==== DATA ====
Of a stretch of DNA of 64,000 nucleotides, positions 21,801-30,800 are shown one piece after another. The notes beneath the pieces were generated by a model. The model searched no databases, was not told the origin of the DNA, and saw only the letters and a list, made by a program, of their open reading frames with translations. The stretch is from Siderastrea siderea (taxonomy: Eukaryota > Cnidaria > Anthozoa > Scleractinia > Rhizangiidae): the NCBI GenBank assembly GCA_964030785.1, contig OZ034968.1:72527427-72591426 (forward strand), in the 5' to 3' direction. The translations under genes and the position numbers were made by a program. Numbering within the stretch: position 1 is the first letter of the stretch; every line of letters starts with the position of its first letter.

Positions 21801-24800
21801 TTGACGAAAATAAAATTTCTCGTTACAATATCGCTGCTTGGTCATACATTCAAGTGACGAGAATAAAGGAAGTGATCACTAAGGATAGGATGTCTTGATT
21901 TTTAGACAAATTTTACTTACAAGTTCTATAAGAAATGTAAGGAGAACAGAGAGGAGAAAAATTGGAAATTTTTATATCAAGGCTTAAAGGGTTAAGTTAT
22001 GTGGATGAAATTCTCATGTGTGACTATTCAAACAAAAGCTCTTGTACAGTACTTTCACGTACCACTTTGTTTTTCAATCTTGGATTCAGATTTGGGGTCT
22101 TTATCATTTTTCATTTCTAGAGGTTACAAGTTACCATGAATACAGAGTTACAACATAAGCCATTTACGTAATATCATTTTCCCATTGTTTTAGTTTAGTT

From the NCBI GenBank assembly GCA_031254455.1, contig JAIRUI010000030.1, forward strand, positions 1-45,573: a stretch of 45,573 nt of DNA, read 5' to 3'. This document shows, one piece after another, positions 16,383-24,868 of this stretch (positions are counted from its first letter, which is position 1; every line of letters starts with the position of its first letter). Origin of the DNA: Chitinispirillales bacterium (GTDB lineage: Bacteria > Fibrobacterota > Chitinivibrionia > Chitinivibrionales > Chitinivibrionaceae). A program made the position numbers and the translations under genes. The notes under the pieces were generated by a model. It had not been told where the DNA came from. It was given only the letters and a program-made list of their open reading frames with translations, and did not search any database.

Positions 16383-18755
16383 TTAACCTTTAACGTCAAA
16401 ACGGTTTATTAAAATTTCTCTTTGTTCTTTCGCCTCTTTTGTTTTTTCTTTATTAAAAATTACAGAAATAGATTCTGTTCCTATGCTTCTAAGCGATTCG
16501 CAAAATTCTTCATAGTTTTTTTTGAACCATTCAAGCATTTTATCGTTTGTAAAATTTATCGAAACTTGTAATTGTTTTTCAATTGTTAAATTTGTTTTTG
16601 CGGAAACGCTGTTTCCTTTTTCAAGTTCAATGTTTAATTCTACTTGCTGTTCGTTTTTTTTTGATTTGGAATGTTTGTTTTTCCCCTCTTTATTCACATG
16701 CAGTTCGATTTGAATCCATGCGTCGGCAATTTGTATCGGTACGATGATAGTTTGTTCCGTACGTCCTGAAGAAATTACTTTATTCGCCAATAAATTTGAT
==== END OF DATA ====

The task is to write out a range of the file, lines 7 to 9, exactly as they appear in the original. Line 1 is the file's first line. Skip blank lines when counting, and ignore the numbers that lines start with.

From the NCBI GenBank assembly GCA_031254455.1, contig JAIRUI010000030.1, forward strand, positions 1-45,573: a stretch of 45,573 nt of DNA, read 5' to 3'. This document shows, one piece after another, positions 16,383-24,868 of this stretch (positions are counted from its first letter, which is position 1; every line of letters starts with the position of its first letter). Origin of the DNA: Chitinispirillales bacterium (GTDB lineage: Bacteria > Fibrobacterota > Chitinivibrionia > Chitinivibrionales > Chitinivibrionaceae). A program made the position numbers and the translations under genes. The notes under the pieces were generated by a model. It had not been told where the DNA came from. It was given only the letters and a program-made list of their open reading frames with translations, and did not search any database.

Positions 16383-18755
16383 TTAACCTTTAACGTCAAA